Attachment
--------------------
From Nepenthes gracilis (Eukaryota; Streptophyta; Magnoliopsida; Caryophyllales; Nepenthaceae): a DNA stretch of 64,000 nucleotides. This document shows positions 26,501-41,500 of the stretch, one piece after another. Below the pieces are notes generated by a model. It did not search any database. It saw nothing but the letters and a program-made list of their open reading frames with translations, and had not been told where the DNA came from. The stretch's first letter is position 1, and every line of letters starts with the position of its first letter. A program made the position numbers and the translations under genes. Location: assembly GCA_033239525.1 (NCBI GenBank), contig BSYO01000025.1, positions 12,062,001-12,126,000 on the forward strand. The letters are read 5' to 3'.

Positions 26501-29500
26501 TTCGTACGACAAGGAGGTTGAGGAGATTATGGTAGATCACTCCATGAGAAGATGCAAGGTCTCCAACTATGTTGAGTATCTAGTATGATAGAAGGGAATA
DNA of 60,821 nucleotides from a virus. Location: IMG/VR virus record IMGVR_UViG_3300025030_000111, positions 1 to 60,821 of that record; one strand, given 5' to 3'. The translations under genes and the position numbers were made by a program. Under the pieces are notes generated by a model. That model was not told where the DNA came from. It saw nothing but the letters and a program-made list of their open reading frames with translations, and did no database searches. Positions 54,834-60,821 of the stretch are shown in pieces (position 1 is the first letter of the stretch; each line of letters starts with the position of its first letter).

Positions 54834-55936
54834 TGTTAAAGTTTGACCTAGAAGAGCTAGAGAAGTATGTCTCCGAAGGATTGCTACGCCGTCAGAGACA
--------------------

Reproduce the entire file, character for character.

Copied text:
From Nepenthes gracilis (Eukaryota; Streptophyta; Magnoliopsida; Caryophyllales; Nepenthaceae): a DNA stretch of 64,000 nucleotides. This document shows positions 26,501-41,500 of the stretch, one piece after another. Below the pieces are notes generated by a model. It did not search any database. It saw nothing but the letters and a program-made list of their open reading frames with translations, and had not been told where the DNA came from. The stretch's first letter is position 1, and every line of letters starts with the position of its first letter. A program made the position numbers and the translations under genes. Location: assembly GCA_033239525.1 (NCBI GenBank), contig BSYO01000025.1, positions 12,062,001-12,126,000 on the forward strand. The letters are read 5' to 3'.

Positions 26501-29500
26501 TTCGTACGACAAGGAGGTTGAGGAGATTATGGTAGATCACTCCATGAGAAGATGCAAGGTCTCCAACTATGTTGAGTATCTAGTATGATAGAAGGGAATA
DNA of 60,821 nucleotides from a virus. Location: IMG/VR virus record IMGVR_UViG_3300025030_000111, positions 1 to 60,821 of that record; one strand, given 5' to 3'. The translations under genes and the position numbers were made by a program. Under the pieces are notes generated by a model. That model was not told where the DNA came from. It saw nothing but the letters and a program-made list of their open reading frames with translations, and did no database searches. Positions 54,834-60,821 of the stretch are shown in pieces (position 1 is the first letter of the stretch; each line of letters starts with the position of its first letter).

Positions 54834-55936
54834 TGTTAAAGTTTGACCTAGAAGAGCTAGAGAAGTATGTCTCCGAAGGATTGCTACGCCGTCAGAGACA